Current ANQCF projects aimed at answering these questions include explorations of mag¬netic order in dipolar atomic gases and of spontaneous symmetry breaking in magnetic superfluids (Stamper-Kurn). In the area of superfluid helium, ANQCF researchers are investigating 4He and 3He weak links, phase slip gyroscopes, and superfluid quantum inter¬ference devices (Packard).

3. Nanomagnetism (Qiu, Hellman, Crommie, Siddiqi)
Nanomagnetism is the study of spin behavior in confined geometries and small length scales. Quantum spin systems include magnetic molecules, thin films, and magnetic atoms trapped at a surface. Fundamental questions being asked by ANQCF researchers in this area include the following: What spin correlations arise due to varying spin-spin interactions in nanoscale magnetic systems? How do nanoscale magnets behave on surfaces? Can the microscopic and emergent properties of nanomagnetic structures be controlled, detected at the single-spin level, and used for spintronic devices?

Activities by ANQCF researchers addressing these questions include explorations of striped mag¬netic phases and magnetic quantum-well states in ultra-thin metal films (Qiu), of giant magnetoresistance and interface effects in magnetic multilayers (Hellman), of magnetic phase transitions in ultra-thin doped magnetic oxide films (Hellman), and of spin dynamics in single magnetic molecules (Siddiqi). Spin-polarized STM of atomic-scale mag¬netism on surfaces is also being developed to study spin-spin exchange coupling in atomically fabricated spin complexes (Crommie).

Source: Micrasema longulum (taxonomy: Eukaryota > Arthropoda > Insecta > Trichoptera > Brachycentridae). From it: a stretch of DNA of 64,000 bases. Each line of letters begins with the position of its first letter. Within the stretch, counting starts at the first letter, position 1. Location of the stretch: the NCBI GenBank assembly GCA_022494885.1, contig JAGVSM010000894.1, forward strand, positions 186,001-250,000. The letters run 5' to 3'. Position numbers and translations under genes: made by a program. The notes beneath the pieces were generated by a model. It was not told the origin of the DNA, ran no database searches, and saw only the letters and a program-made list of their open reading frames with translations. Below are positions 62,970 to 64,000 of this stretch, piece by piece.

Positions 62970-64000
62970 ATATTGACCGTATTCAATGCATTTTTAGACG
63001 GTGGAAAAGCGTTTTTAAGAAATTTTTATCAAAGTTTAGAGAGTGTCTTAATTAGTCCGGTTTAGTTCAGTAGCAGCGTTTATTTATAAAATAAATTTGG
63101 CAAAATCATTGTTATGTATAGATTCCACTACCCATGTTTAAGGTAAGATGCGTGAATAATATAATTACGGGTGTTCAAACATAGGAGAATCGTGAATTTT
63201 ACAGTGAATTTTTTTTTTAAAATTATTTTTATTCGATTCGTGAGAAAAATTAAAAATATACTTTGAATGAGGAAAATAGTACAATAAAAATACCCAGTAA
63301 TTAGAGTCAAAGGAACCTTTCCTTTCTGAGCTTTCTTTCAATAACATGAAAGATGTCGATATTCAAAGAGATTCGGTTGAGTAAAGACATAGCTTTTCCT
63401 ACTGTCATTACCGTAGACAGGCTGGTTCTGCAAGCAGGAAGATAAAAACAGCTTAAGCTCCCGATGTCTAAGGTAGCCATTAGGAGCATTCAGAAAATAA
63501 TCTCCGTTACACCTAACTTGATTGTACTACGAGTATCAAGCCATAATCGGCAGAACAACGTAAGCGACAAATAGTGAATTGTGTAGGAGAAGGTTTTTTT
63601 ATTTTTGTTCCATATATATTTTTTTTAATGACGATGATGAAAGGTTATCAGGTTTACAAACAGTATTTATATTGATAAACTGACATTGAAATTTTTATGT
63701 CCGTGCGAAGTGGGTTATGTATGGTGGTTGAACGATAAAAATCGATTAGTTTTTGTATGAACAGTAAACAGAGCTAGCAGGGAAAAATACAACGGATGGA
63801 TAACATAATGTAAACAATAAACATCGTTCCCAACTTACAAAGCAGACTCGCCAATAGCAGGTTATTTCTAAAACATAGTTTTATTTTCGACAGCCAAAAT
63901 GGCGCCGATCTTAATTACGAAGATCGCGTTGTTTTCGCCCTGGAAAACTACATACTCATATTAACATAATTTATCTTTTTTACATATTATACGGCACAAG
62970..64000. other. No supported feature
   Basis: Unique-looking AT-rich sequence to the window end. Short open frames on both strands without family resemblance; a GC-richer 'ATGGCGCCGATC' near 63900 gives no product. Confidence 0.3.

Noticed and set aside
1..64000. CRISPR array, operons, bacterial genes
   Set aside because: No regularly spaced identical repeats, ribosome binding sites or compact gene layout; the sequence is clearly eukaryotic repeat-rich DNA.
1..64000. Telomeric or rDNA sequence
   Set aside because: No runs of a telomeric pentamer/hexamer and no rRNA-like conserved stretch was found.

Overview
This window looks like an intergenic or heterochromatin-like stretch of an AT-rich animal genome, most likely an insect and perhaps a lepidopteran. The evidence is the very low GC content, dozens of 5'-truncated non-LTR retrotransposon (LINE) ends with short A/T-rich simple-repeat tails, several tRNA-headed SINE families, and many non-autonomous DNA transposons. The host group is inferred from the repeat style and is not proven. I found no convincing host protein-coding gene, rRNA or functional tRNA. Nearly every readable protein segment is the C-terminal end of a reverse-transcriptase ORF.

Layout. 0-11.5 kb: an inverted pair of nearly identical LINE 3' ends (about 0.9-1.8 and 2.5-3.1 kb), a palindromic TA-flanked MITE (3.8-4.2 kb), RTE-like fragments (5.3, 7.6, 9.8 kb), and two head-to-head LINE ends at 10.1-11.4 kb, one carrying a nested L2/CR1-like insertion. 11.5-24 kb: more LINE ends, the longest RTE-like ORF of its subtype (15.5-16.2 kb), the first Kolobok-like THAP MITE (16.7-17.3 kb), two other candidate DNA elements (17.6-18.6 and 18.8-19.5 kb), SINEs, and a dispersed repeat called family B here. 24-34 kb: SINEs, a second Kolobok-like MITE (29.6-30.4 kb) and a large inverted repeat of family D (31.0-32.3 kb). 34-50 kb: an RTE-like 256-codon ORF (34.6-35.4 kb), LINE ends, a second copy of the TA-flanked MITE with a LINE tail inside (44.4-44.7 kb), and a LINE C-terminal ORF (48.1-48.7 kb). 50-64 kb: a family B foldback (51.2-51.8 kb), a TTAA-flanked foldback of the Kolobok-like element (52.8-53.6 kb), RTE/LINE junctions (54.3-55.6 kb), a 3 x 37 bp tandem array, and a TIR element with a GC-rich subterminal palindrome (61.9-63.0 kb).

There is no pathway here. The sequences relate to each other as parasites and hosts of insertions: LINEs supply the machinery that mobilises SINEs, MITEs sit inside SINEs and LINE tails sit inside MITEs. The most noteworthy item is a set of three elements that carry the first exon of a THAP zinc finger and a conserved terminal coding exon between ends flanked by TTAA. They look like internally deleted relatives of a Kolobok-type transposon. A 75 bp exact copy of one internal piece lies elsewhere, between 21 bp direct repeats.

4. Quantum Information and Quantum-Based Precision Measurement (Clarke, Siddiqi, Häffner, Müller, Stamper-Kurn)
Researchers at the ANQCF and elsewhere have made enormous progress in controlling and measuring the phase-coherent properties of complex quantum systems, allowing for deep investigations into quantum phenomena and the development of quantum technologies for information processing and precision measurement. ANQCF researchers are investigating fundamental questions in this area such as the following: What are the fundamental mechanisms by which the environment strips a quantum state of its coherence? How do coupled quantum systems make the transition from quantum to classical behavior? Can large-scale atomic or solid-state quantum systems be engineered so as to protect quantum entanglement and make quantum computation and other advanced quantum technologies possible? Can long-lived quantum coherences and refined quantum-state manipulation techniques be exploited to measure fundamental physical parameters with unprecedented precision?